US Chamber slams merger litigation abuse


By Megan Malloy

25 October 2012 at 12:50 BST


A new study from the US Chamber's Institute for Legal Reform accused plaintiff lawyers of extracting millions of dollars a year in fees at the expense of company shareholders by challenging mergers in state and federal courts.

Preparing the next merger challenge?

According to the study’s findings, lawyers in 2011 filed fraud suits challenging 91 per cent of all mergers of public companies valued at over $100 million.

'Disclosure only'

This is a marked increase from 2005 when only 39 per cent of mergers were challenged in court. Due to the absence of law enforcement focus on this apparent increase in fraud, the report concludes that ‘this lawsuit epidemic is abuse of the litigation system by trial lawyers,’ and does not indicate a rise in merger fraud itself. In addition, almost all of the suits are settled or dismissed and the overwhelming majority of cases are settled within 100 days of filing, Forbes is reporting.  In 2011, 84 per cent of the M&A settlements were ‘disclosure only,’ resulting in minor wording changes in public filings while another 11 per cent resulted in small tweaks to the deal terms.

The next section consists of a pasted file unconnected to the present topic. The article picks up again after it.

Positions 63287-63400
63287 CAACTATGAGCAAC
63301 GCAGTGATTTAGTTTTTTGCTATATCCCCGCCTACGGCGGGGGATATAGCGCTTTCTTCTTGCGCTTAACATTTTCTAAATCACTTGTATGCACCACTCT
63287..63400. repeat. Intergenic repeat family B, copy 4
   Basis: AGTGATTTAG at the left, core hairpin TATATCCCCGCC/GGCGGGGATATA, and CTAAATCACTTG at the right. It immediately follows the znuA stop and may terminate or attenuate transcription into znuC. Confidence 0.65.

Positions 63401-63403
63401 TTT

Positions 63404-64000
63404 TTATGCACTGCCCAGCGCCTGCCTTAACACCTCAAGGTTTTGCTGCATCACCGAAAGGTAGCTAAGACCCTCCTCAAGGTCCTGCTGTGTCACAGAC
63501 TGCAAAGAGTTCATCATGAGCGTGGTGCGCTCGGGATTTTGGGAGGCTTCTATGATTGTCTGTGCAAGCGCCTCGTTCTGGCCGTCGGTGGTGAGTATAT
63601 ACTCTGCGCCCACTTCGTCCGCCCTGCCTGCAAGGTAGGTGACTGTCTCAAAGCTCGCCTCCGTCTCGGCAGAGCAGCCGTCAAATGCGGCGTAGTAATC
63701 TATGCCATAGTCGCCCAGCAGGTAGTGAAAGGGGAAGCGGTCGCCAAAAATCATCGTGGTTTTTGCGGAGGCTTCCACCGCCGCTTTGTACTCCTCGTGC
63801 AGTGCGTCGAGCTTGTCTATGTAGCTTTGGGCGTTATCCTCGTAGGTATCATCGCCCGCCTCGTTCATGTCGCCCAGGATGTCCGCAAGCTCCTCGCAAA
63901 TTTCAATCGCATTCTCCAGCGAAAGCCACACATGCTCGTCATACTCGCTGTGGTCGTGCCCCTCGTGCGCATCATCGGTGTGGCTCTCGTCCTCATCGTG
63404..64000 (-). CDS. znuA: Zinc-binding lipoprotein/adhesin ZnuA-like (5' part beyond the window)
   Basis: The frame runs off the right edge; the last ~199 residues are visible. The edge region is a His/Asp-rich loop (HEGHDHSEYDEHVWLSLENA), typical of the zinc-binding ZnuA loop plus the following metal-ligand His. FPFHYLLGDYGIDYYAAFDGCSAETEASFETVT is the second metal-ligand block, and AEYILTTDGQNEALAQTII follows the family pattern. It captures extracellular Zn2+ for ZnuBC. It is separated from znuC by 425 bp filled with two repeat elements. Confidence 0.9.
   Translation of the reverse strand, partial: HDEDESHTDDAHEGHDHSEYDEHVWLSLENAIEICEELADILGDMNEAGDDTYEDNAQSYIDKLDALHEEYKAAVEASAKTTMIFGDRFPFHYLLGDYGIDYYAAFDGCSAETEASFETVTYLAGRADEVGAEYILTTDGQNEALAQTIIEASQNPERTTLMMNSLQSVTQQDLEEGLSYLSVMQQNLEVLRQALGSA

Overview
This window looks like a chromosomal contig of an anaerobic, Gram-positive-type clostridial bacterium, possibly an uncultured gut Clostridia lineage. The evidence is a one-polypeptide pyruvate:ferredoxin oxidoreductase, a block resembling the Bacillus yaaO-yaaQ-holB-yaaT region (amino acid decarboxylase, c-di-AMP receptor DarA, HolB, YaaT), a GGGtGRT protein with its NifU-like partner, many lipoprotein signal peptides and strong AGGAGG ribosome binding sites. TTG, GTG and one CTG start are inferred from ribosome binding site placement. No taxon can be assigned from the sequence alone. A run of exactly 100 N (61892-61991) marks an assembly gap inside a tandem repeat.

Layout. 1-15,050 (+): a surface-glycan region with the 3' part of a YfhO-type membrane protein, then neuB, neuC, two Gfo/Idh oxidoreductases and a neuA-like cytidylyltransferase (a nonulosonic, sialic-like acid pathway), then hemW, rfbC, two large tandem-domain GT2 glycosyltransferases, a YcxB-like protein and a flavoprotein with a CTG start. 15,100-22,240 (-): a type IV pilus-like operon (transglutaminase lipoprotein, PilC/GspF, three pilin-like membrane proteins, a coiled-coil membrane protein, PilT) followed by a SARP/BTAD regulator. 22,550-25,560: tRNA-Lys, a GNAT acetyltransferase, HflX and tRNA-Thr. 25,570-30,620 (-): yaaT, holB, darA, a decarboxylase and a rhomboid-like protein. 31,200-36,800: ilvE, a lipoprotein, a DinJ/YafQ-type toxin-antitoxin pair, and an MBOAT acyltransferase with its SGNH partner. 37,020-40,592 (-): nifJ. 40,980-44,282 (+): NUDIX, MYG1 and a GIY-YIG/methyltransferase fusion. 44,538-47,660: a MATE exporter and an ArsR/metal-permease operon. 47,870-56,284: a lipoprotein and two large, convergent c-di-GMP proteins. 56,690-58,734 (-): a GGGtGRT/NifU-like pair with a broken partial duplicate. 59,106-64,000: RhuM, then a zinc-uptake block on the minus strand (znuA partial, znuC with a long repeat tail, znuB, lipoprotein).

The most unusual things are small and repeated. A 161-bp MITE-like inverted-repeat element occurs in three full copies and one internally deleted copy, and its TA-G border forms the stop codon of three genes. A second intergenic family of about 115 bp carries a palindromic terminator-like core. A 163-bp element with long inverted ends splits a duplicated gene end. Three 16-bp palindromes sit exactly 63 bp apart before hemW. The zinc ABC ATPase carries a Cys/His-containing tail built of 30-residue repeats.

Shareholders' burden

The study indicates that shareholders are the ones who shoulder the cost of the litigation, with only 10 out of the 202 settlements surveyed producing any money for investors. A similar report on M&A tactics by the New York Bar Association reached similar conclusions, commenting: ‘Publically listed companies are often forced to spend resources trying to coordinate and manage duplicative or overlapping securities litigations (with the brunt being borne by current shareholders), while judicial resources are unnecessarily consumed.'

 
   
 
 
 

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